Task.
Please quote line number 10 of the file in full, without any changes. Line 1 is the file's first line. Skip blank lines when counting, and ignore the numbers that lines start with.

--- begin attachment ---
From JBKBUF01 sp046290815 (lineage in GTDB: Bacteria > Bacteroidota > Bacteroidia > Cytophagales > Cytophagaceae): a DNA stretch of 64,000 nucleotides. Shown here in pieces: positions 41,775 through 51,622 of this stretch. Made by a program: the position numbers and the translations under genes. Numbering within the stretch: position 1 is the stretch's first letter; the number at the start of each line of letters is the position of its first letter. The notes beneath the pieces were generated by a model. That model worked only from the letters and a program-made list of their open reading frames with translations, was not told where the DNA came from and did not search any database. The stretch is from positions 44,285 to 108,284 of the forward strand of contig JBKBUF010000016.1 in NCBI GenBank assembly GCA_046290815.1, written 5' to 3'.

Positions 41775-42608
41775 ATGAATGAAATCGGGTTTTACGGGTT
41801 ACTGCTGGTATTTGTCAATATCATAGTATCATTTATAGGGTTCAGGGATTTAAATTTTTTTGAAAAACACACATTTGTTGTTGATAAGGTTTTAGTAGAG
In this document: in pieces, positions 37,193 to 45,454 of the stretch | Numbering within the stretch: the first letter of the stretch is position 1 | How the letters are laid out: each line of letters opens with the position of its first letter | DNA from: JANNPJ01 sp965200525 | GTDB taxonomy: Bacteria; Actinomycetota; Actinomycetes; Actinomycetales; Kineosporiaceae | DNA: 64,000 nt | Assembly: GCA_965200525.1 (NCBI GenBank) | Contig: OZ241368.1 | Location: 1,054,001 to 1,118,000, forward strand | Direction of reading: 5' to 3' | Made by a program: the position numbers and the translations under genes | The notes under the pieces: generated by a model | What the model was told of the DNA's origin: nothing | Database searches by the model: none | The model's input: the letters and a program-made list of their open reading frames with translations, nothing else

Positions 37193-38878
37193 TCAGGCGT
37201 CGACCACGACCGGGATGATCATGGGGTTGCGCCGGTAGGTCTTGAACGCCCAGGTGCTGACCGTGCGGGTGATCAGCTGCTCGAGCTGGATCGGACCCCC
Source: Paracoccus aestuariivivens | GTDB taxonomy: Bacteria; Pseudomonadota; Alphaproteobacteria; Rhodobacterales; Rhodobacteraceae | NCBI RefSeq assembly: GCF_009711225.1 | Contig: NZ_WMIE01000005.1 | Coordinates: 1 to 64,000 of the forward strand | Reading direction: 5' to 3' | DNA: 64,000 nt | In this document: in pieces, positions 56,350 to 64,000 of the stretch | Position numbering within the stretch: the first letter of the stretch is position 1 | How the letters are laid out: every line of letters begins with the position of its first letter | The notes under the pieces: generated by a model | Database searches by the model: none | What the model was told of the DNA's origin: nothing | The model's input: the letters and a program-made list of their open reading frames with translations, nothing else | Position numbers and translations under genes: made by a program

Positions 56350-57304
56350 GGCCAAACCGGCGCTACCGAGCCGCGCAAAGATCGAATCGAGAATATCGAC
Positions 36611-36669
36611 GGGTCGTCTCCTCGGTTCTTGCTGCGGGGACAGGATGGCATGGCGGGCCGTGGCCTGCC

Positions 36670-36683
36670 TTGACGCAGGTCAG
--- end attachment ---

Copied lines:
Positions 56350-57304